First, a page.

Basically, what I am saying, is that I expanded my view of careers I am interested in because I figured out it’s not the career that matters, but what I find interesting, exciting, and engaging that matters. If a career can give me those feelings, I will apply to any job in any industry.

My job hunt is in its infancy, I know that. Most people apply to a hundred jobs, some people apply to five. It depends on a variety of factors and your job search is probably very different than mine. But I am not getting discouraged. Actually, I think the more I job hunt the more encouraged I get- I just keep finding more and more jobs I would want, and that is really exciting. It also offers me the opportunity to see my first job as a temporary job, one that can help me grow and expand into another position or industry down the line. I have so many years in the workforce ahead of me that my first job won’t be my last job. With this knowledge, I am sitting back, relaxing, and taking it one job application at a time.

To be transparent, I have applied to fifteen jobs in the past two months and heard back from a resounding zero. Am I disappointed and discouraged? Not at all. My name is out there, they have my resume and cover letter for the future, and there’s another job application waiting on my desktop. I can apply to five or five hundred, all I need is one to say yes. My odds look pretty good.

Grad School Abroad- What I Didn’t Expect

I moved to England 38 days ago. It feels like years ago. I have nestled in to my one bedroom apartment above the famous Fitzbillies across the street from Pembroke College, my new home. Pictures hanging from string lights adorn my walls and the softest velour throw pillow lays haphazardly on my bed. My planner is filled with notes from each day, quickly scribbled as not to forget the memories as time flies by here.

There were so many images that filled my head when I thought about grad life before moving here. I pictured lonely nights in my room because friends would be hard to make in the graduate program. I pictured endless hours in the library with no reprieve because graduate school is incredibly difficult. I pictured a previously very involved student becoming solely focused on her program because there would be no time for anything besides books. I had built up these expectations of grad school being scary and hard and nothing like my undergrad because that’s all I had been told by mentors and friends.

Well, they were wrong. All of it was wrong…sort of.

I am at home here. In my month of being here, I have forged some of the strongest friendships I have ever known. I joined the university women’s football team and my college’s May Ball committee. I don’t spend countless hours in the library. Not because my program isn’t hard and doesn’t require work, but because I only have one class a day and a lot of time to prioritize. I’ve had many sleepless nights, due mostly to friends and club nights, rather than studying and stress-induced insomnia. In fact, I’ve only cried twice since being here, and one of those times was listening to the cast of Wicked sing “For Good”. Don’t get me wrong, I do get homesick quite often. The amount of times I have looked at my phone screen and quietly whispered to myself “I miss my dog” is too many to count. But I also have created this incredible support system here, fostered through shared experiences and the art of listening. And this is just the beginning.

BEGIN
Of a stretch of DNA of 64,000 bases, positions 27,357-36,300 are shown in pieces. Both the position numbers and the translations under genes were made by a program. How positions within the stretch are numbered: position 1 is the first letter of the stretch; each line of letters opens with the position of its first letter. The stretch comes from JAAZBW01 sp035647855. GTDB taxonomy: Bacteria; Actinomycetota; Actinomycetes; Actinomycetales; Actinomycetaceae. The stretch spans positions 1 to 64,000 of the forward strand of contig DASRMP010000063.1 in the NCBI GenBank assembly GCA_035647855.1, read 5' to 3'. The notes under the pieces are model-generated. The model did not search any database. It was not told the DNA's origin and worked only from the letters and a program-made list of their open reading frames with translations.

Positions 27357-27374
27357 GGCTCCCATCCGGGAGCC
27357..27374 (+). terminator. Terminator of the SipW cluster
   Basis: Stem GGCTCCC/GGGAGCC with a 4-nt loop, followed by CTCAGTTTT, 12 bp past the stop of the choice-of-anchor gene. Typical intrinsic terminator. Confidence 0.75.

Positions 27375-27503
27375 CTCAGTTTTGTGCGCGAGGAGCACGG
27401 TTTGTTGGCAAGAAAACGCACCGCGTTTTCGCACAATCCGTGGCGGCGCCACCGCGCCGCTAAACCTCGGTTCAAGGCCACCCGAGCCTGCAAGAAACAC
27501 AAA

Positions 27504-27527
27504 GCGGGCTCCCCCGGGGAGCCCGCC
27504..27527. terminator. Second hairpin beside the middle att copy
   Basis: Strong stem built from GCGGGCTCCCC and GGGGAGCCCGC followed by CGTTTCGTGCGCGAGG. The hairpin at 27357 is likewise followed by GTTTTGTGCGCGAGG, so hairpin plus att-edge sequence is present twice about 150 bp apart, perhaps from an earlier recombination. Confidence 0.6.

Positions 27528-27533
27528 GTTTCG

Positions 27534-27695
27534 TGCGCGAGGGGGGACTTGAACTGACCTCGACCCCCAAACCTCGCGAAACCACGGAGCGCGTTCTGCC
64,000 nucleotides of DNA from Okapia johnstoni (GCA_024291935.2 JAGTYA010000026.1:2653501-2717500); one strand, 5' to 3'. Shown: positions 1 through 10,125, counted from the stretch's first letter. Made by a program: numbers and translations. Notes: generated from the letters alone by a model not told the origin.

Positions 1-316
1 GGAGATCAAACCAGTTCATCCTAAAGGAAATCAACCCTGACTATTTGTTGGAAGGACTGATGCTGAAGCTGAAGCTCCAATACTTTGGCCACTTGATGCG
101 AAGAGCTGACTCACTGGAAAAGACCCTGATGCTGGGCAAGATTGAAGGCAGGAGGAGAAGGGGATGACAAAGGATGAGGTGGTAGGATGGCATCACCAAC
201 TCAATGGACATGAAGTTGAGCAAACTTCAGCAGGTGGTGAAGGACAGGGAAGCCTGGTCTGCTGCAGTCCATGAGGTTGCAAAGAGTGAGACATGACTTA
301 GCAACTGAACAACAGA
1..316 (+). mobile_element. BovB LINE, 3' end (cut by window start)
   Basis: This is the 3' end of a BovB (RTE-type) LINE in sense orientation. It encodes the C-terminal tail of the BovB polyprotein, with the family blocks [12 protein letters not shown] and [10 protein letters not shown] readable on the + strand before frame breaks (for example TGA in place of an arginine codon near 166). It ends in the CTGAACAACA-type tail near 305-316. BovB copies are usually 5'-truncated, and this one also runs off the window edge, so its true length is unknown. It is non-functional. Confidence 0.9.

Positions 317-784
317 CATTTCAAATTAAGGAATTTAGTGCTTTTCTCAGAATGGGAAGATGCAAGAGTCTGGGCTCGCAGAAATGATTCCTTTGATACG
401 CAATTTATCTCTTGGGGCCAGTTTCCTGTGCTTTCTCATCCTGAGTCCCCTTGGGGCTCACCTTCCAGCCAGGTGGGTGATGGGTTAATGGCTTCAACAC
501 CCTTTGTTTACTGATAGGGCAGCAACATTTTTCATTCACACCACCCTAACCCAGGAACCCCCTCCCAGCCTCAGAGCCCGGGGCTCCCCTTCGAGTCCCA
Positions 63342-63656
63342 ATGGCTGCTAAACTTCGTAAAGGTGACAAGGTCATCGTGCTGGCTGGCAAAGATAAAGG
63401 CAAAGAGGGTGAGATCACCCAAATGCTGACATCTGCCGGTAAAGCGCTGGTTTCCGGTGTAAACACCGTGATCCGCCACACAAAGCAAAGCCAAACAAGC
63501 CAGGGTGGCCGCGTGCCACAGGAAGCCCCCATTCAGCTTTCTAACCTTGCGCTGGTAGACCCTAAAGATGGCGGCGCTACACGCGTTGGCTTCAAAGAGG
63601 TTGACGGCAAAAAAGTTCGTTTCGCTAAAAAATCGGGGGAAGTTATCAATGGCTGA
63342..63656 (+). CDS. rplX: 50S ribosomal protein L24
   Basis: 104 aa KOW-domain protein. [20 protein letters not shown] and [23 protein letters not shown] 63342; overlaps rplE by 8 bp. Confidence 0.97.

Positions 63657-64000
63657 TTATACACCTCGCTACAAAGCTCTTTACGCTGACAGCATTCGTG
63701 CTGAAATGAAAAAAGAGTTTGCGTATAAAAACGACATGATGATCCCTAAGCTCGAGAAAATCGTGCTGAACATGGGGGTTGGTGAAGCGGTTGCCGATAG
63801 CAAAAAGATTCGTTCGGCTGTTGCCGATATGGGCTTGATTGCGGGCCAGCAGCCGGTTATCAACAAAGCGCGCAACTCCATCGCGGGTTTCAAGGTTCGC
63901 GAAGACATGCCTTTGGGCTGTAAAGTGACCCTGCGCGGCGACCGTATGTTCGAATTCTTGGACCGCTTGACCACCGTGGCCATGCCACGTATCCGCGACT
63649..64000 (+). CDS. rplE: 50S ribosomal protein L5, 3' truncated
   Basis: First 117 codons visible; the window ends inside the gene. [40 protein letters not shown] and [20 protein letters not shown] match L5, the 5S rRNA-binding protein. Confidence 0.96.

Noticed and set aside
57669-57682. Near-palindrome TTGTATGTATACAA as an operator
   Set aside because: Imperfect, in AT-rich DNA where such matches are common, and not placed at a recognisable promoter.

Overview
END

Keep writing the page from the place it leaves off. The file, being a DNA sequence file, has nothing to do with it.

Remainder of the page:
As a graduate fresher I am constantly asked how I like it here so far. Sometimes it feels a little arrogant to say that I absolutely love it here and there isn’t anything I don’t like because I know that is not the case for everyone. Maybe I am still in the honeymoon phase and the homesickness hasn’t fully hit me. But I would like to think that these feelings are real and they are here to stay.

I truly love grad school, and that was not a sentence I ever thought I would utter.


7 Tips for the GRE

The GRE is a standardized test that wrecked my summer in DC. Kidding, sort of.

When applying for grad school, the GRE is something you have to take if you want to attend a U.S. university. Sucks, but that’s the chops, so to make it suck less here is my guide to SLAYING the GRE!

IMG_26241. Start studying early.

This one might seem obvious, but how early should you start studying? I suggest about 3-4 months before your test date. This will give you ample time to make it through all the study material and subject matter and still have time for multiple reviews and practice tests leading up to the test. This timeline also allows you to only needing to devote about an hour or two each night to studying. This means you can study and have a full time job, or be a full time student. For me, it meant I could have a full time internship the summer before senior and still take the GRE before the first day of classes in the fall.

2. Your study materials don’t have to cost an arm and a leg.

There are so many free online resources you can use! Personally, I bought two study books, one from the Princeton Review and one from Kaplan after I accidentally mailed the Princeton Review one to my home address instead of my D.C. address, as well as the Kaplan GRE vocabulary flashcards, which come with an app for your phone. In all it cost me under $50. Other than that, I used the free resources I found online. With just a quick Google search, you can find study schedules, flash cards, practice tests, and prep advice. I suggest trying a few different things and see what works for you. I was able to study my vocabulary on the Metro to and from work, so when I was at home I devoted my study time to the study books.